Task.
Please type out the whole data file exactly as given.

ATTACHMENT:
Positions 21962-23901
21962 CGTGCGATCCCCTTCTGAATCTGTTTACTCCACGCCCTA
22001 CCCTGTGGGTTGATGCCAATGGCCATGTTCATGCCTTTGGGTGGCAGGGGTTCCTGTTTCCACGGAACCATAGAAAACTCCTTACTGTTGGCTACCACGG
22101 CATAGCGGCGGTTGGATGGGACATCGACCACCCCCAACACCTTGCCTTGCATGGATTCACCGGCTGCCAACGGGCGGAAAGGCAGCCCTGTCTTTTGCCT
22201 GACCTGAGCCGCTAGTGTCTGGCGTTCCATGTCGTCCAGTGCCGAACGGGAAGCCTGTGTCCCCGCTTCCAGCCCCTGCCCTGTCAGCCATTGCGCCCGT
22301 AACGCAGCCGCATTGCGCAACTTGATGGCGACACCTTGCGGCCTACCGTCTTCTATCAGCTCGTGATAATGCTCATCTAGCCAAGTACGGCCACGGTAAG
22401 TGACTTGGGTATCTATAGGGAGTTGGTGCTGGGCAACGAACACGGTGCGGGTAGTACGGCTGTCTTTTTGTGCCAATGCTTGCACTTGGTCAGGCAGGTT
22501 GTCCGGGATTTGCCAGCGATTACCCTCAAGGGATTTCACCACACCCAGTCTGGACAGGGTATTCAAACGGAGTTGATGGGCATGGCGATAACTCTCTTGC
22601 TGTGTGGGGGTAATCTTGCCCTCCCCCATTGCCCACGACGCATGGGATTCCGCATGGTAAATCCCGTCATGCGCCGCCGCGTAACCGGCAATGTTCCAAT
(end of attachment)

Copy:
Positions 21962-23901
21962 CGTGCGATCCCCTTCTGAATCTGTTTACTCCACGCCCTA
22001 CCCTGTGGGTTGATGCCAATGGCCATGTTCATGCCTTTGGGTGGCAGGGGTTCCTGTTTCCACGGAACCATAGAAAACTCCTTACTGTTGGCTACCACGG
22101 CATAGCGGCGGTTGGATGGGACATCGACCACCCCCAACACCTTGCCTTGCATGGATTCACCGGCTGCCAACGGGCGGAAAGGCAGCCCTGTCTTTTGCCT
22201 GACCTGAGCCGCTAGTGTCTGGCGTTCCATGTCGTCCAGTGCCGAACGGGAAGCCTGTGTCCCCGCTTCCAGCCCCTGCCCTGTCAGCCATTGCGCCCGT
22301 AACGCAGCCGCATTGCGCAACTTGATGGCGACACCTTGCGGCCTACCGTCTTCTATCAGCTCGTGATAATGCTCATCTAGCCAAGTACGGCCACGGTAAG
22401 TGACTTGGGTATCTATAGGGAGTTGGTGCTGGGCAACGAACACGGTGCGGGTAGTACGGCTGTCTTTTTGTGCCAATGCTTGCACTTGGTCAGGCAGGTT
22501 GTCCGGGATTTGCCAGCGATTACCCTCAAGGGATTTCACCACACCCAGTCTGGACAGGGTATTCAAACGGAGTTGATGGGCATGGCGATAACTCTCTTGC
22601 TGTGTGGGGGTAATCTTGCCCTCCCCCATTGCCCACGACGCATGGGATTCCGCATGGTAAATCCCGTCATGCGCCGCCGCGTAACCGGCAATGTTCCAAT